The activities of Catholic-inspired NGOs in social life takes place primarily at three levels: politics, solidarity, and formation.
At the political level, they organize campaigns to raise public awareness, to promote formation, and to advocate for causes of special concern; they participate in international debates to promote the common good and arguments in favor of marriage, family, and life. In short, they work for integral human development. On the international stage of debates with other NGOs or institutions of other religious confessions, Catholic-inspired NGOs collaborate in promoting the common good and respect for human dignity. They are convinced that the Gospel and the Church’s proposals, especially concerning social issues, are intrinsically connected to the Good News, and they openly admit this with due respect for the views of others. The missionary nature of the Gospel and a re-emphasis of the God-question, necessarily entail giving priority to the human person in political, economic, and social decision-making in a world where the logic of the market and of profit, national and local interests, and financial speculation seem to have overstepped their bounds.
The commitment of Christians to solidarity – or better to charity understood in the light of its deeper meaning as a service of charity (cf. Deus Caritas Est, 25) – opens up a broad spectrum of concern that ranges from the care of the poorest of the poor in order to overcome an unequal distribution of wealth and to promote attitudes of generosity and hope, to the promotion through formation of a greater awareness that evangelization is based on listening, goodwill, a respect for persons, an integrity of witness, an openness toward others, freedom, and the truth, all beginning with the imitation of Christ. Christians involved in mass media also have something to say in building a culture of peace and in proposing positive models of journalism to younger generation that genuinely express their hopes and aspirations for a better world.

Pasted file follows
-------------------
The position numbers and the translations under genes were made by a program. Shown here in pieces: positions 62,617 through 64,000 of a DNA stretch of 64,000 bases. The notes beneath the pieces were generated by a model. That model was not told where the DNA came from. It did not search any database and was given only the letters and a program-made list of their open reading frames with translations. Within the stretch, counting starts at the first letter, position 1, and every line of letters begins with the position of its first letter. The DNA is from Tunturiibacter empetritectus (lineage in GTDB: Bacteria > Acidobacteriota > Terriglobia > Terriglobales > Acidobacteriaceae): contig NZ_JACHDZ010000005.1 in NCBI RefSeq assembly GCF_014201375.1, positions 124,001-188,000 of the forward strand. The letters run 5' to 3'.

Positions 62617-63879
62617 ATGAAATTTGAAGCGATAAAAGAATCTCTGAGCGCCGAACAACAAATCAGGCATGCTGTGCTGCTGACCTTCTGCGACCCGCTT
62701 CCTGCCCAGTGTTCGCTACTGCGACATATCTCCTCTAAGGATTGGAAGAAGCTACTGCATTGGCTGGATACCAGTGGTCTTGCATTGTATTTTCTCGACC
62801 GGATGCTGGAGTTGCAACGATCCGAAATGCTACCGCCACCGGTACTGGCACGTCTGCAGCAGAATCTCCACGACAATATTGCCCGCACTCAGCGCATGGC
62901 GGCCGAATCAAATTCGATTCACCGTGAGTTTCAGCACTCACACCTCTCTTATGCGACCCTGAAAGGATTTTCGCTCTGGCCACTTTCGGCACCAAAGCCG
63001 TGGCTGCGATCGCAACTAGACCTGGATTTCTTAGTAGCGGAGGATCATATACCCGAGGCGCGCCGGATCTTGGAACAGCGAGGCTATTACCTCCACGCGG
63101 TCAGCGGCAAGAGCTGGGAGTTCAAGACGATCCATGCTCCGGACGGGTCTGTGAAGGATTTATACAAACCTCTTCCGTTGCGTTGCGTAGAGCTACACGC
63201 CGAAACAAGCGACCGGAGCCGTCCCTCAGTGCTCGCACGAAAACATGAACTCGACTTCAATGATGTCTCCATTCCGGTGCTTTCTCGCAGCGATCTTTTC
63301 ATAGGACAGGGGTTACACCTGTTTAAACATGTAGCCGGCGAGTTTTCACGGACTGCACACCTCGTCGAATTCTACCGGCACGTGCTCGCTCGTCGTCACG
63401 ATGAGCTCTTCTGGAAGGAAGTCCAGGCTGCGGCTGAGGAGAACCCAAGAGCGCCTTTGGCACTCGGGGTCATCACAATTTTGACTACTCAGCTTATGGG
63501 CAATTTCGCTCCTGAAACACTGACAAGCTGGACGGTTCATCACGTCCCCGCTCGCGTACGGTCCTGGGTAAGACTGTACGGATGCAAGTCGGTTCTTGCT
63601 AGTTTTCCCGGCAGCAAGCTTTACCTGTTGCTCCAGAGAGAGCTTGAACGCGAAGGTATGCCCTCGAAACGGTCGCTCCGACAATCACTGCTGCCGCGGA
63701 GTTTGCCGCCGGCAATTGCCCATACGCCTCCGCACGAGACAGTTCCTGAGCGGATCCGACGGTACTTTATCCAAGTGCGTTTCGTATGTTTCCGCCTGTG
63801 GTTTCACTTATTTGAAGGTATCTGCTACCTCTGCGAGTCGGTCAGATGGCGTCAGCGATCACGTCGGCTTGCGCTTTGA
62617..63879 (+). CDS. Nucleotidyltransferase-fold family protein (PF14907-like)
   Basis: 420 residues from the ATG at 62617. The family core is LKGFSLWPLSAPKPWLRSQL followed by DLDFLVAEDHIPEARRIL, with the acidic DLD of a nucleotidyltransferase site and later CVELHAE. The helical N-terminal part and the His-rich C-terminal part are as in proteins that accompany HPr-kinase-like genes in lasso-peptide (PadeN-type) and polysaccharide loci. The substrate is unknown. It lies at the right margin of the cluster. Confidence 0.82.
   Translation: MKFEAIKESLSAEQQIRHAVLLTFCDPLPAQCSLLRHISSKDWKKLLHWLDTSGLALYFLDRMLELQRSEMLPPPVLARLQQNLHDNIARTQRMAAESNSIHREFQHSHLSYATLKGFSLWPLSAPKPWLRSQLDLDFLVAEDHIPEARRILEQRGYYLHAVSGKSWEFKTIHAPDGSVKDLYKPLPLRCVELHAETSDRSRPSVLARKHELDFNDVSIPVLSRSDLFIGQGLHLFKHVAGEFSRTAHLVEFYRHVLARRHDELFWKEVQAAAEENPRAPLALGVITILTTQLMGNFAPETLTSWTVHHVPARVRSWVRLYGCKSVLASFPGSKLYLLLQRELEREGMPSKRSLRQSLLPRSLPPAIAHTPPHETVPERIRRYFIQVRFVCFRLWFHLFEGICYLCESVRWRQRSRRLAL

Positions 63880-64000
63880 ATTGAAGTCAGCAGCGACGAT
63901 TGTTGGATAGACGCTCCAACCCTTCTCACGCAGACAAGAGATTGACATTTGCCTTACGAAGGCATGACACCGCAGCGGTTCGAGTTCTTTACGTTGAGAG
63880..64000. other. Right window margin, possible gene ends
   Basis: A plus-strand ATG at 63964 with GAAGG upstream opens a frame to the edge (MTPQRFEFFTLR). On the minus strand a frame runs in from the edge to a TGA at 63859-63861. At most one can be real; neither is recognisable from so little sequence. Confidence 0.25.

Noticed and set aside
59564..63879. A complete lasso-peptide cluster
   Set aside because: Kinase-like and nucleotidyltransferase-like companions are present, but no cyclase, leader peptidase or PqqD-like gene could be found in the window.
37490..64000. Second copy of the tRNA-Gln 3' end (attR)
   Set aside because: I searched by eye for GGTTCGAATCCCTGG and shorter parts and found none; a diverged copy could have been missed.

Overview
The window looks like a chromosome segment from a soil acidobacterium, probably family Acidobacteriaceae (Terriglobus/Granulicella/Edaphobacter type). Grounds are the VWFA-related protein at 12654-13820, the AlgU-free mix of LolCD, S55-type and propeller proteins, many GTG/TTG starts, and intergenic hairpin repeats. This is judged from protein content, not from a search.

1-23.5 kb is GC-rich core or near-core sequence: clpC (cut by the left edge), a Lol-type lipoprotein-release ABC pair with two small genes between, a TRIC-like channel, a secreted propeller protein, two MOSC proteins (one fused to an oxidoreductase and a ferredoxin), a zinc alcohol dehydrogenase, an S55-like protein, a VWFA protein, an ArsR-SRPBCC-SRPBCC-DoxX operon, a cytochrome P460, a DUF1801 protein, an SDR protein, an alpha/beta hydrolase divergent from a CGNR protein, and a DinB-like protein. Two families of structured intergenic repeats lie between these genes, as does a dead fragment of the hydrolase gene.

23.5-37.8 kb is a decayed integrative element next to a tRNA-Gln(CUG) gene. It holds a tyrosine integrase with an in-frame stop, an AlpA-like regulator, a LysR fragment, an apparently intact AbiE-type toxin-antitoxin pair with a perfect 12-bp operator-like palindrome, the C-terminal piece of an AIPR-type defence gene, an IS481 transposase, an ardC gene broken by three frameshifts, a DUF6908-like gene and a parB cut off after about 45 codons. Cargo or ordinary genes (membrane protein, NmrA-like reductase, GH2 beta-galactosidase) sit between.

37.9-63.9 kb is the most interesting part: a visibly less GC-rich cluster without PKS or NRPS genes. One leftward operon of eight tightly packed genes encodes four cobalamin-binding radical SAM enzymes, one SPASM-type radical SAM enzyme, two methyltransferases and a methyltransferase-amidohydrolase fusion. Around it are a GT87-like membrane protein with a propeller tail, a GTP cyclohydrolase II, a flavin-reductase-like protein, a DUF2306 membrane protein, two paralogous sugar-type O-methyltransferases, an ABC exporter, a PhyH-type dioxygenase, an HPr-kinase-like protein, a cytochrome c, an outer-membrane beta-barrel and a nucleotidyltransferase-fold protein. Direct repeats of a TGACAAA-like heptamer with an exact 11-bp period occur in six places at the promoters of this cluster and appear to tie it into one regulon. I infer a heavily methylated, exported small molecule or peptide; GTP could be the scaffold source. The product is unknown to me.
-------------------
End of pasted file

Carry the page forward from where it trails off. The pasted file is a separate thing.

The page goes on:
Finally, the primary way in which Christians participate in the new evangelization ad intra is through a formation that involves the entire human person. Education is considered a means of raising the poor out of poverty. We must be careful, however, not to fall into the temptation of communicating the truth in an abstract or merely intellectual way, or of engaging in concrete actions that are not aimed at a genuine promotion of the human person. There is an urgent need to strengthen the “informal” education of young people, especially of young women, placing the person at the center in order to affect a process of familial and social transformation. Collaborating to meet the challenges of educating young people, with the youth themselves as the protagonists and through an education system that elicits a true journey of faith, is a central priority of alternative education based on Gospel values that connect directly to contemporary culture.
All of this reveals the urgency of formation in general – personal and communal – so that there will be a greater consistency between belief and action: a spiritual formation that leads to a deeper personal experience of God and a greater awareness of the responsibility which that experience entails in the social context.
Another area in which we need to invest is the formation of teaching the Church’s social doctrine. A high percentage of those involved in or tied to NGOs – even though they are intrinsically placed at the service of the new evangelization – is not sufficiently knowledgeable of the Church’s social teaching. Above all, this shows the need to offer formation programs to those engaged in public service: programs with a community-centered base and with an outlook of Christian discipleship with due regard for the contemporary context in which they are immersed and which they are called to transform.